Afghanistan’s recent past and actual present are fraught with death and destruction, inequality, and crime against girls and women, alas. But there is more to the whole than just that.
There are several reasons that I today treat this subject in some depth here, instead of posting somewhere else online:
- Afghanistan not only through the past two decades was a platform for international power games.
- Since at least the 18th century British interests made it the region considered the ‘gateway to India’.
- Its geographic coordinates as well have made it a starting point and turnstile for almost any of the global powers of the last 200-300 years: Russia, England, France and the US.
- For over 40 years, ever since I can remember starting to watch news and understanding them, Afghanistan has seen civil war, fostered by all those powers, sometimes at the same time, sometimes in turns, to make sure they kept influence and – power.
- Natural resources around it as well are part of the overall interests and ‘games’ being played.
To try and live in Afghanistan is a challenge at least, and these days probably much more a daring enterprise for anyone concerned about a civil life
(Link above: World Happiness Report 2019, UN).
The influences and interests I mentioned are emulated by internal groups and traditional tribe systems that force farmers in some regions to a crop of drugs instead of livestock and agricultural harvest.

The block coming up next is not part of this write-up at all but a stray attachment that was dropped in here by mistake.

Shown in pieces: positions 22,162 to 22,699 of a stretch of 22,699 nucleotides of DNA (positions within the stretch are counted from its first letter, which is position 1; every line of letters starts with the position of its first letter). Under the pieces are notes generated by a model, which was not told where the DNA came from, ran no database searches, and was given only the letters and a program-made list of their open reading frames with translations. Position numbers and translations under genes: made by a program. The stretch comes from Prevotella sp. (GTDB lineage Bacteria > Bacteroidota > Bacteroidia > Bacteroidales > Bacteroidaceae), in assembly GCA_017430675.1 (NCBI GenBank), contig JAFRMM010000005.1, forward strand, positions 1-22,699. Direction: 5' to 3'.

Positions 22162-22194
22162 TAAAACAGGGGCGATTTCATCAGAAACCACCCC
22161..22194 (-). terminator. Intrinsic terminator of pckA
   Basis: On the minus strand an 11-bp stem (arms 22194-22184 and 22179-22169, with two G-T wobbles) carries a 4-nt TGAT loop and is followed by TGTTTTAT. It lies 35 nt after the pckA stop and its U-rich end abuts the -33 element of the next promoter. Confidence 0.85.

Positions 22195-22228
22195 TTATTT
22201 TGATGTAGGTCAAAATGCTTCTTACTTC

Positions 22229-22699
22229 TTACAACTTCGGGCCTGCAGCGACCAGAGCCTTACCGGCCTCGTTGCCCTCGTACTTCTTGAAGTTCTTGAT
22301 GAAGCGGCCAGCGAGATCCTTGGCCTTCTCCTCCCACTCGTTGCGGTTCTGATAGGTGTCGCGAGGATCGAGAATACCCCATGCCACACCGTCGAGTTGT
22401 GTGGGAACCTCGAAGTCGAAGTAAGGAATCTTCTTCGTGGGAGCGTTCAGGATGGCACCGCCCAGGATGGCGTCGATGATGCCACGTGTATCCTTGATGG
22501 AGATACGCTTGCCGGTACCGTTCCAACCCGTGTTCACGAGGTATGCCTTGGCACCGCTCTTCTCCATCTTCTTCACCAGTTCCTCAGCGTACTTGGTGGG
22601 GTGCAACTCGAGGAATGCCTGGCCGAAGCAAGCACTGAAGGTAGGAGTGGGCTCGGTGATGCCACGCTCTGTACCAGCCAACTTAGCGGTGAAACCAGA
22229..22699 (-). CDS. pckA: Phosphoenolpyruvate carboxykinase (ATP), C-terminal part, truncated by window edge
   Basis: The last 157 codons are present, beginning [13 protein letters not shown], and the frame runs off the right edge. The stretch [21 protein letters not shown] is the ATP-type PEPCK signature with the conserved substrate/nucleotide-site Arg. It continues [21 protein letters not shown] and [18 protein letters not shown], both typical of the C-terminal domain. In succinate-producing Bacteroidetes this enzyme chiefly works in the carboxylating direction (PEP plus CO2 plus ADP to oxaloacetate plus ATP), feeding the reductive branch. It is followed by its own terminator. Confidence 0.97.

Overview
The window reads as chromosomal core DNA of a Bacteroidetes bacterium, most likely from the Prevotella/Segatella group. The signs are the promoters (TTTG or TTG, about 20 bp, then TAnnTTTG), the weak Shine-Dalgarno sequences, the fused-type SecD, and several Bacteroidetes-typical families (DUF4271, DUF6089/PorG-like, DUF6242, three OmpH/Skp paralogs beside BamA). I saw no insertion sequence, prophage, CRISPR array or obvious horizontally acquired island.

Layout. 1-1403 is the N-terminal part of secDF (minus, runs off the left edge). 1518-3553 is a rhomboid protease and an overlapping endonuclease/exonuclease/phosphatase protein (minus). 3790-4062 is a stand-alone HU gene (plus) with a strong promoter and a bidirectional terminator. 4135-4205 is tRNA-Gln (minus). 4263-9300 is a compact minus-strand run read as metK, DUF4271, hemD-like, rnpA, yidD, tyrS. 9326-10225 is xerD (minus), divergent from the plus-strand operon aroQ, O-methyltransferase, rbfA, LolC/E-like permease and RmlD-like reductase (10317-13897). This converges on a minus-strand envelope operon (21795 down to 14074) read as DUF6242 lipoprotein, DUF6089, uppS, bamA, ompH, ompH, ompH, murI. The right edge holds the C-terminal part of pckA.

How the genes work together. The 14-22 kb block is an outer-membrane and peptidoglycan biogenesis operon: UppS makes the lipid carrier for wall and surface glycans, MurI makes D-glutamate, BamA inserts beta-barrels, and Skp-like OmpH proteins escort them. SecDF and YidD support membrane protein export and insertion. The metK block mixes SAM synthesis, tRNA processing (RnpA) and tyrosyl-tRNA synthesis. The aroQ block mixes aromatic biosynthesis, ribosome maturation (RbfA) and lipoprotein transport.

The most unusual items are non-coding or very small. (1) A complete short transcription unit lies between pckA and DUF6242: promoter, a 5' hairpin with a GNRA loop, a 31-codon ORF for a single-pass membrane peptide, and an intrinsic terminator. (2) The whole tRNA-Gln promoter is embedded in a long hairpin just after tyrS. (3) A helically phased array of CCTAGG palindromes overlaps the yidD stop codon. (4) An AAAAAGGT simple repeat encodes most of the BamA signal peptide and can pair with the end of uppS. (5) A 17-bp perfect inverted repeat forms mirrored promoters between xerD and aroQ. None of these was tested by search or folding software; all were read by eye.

International politics have created – literally and figuratively – burned earth in many parts of this globe, be that in South America, Africa or Asia.
Almost none of the countries has been a stage of so much cruelty and death over such a long time, as Afghanistan has been.
Imperialistic politics over the centuries have a lot to answer for.
Making peace is a sometimes challenging task, not to say awe-inspiring. But it is worth it, any time and every time.
Note: As a German born and bred I have been raised to high education and a ‘social and political conscience’. Spreading knowledge and wisdom about such matters is my way of fulfilling this sense of responsibility. Recent German history of the past 100 years is fraught with some dreadful events. This sense of responsibility stems from there.
Exemplary links to start from for more in-depth information:
- Rudyard Kipling‘s story The Man Who Would be King (Wikipedia reference)
- Power games: The Emirate of Afghanistan (Wikipedia reference)